It’s only been three years since playwright, John Donnelly’s The Pass opened on the stage to rave reviews, so it was only a matter of time that this socially topical play made it onto the big screen bringing with it 99% of its original stage cast.
Russell Tovey takes up his role again as Jason, a closeted premier league footballer who struggles with his own sexual identity in a world rife with prejudices, where homophobia is an acceptable mind state amongst a sport which emanates caveman mentality from its very pores not just on the training fields but mostly from the terraces of the world’s most beautiful game.
The Pass is broken down into just three very simple scenes set over ten years, each location consisting of just a hotel room and at most, three characters. We open in a hotel room in Bucharest, Jason (Tovey) and Ade (Arinzé Kene, who happens to be the only actor not part of the original play) are two young men who have grown up together in the Football Academy of a big premier league club – one which remains nameless – Excitable about the upcoming game that will either make or break the next stage in their professional football career, and full of ladish immaturity. The pair banter and goad each other over who is the better footballer –all whilst only wearing their underwear until an intimate moment rounds off the end of act 1.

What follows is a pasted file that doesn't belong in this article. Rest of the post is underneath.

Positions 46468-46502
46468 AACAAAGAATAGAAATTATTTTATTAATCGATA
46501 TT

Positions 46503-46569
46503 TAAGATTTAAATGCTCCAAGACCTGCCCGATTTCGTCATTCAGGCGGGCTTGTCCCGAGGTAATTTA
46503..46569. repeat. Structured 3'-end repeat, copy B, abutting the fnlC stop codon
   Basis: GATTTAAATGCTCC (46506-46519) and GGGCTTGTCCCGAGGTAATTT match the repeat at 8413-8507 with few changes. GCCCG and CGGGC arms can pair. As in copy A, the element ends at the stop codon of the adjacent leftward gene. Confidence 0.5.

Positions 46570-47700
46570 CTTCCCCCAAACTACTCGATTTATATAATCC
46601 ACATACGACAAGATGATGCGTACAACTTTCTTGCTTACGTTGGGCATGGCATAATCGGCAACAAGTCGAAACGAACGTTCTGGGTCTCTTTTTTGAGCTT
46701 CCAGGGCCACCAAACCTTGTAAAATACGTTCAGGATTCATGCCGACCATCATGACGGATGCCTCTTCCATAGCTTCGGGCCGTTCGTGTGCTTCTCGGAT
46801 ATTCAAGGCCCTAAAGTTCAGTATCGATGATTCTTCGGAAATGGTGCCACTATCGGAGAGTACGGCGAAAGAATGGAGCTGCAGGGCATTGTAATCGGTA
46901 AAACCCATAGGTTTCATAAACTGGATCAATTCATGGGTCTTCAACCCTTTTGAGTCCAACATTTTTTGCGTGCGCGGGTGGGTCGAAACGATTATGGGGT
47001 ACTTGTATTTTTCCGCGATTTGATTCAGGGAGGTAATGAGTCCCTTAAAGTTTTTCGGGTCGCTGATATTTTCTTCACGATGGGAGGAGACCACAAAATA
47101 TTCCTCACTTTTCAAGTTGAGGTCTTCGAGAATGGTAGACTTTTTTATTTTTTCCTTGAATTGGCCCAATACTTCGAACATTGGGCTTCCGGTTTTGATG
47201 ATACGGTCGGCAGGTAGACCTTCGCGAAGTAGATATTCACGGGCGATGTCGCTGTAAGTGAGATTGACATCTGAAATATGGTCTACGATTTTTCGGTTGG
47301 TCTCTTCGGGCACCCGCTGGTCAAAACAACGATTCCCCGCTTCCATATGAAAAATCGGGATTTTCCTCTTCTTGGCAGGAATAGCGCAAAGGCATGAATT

Director Ben A. Williams has delicately kept this story beautifully simple and extremely true to its stage origins, nothing is placed in the way to detract away from the issue at hand, with major emphasis laid heavy on dialogue and character development and portrayal. Over the ten year period, we experience Jason mentally deteriorating as his fame engulfs his life forcing his sexuality further and further into the back of a closet. From the introduction of a stripper (Lisa McGrillis) to a later incident involving a young male hotel worker (Nico Mirallegro) aid’s in Jason’s self-hatred festering and feeding off his internal frustration to keep up the pretence of ‘”I’m A Footballer, I can’t be gay” until it erupts into a painful conclusion.
An exceptional cast performance sees Tovey’s impressively explosive and capricious Jason nominated for The Evening Standard Best Actor award and Arinzé Kene’s patiently innocent acceptability and hushed passion nominated for Best Supporting Actor. The Pass is an intriguingly absorbing tale of the struggles of coming to terms with one’s own sexuality in the beautiful game where prejudices are rife and it’s only a matter of time before we see a high profile name blow the issue completely out of the water. Quietly and emotionally powerful, The Pass’s minimalistic scenes are extremely volatile and hit harder than a badly timed tackle.
The Pass hits cinemas December 9th.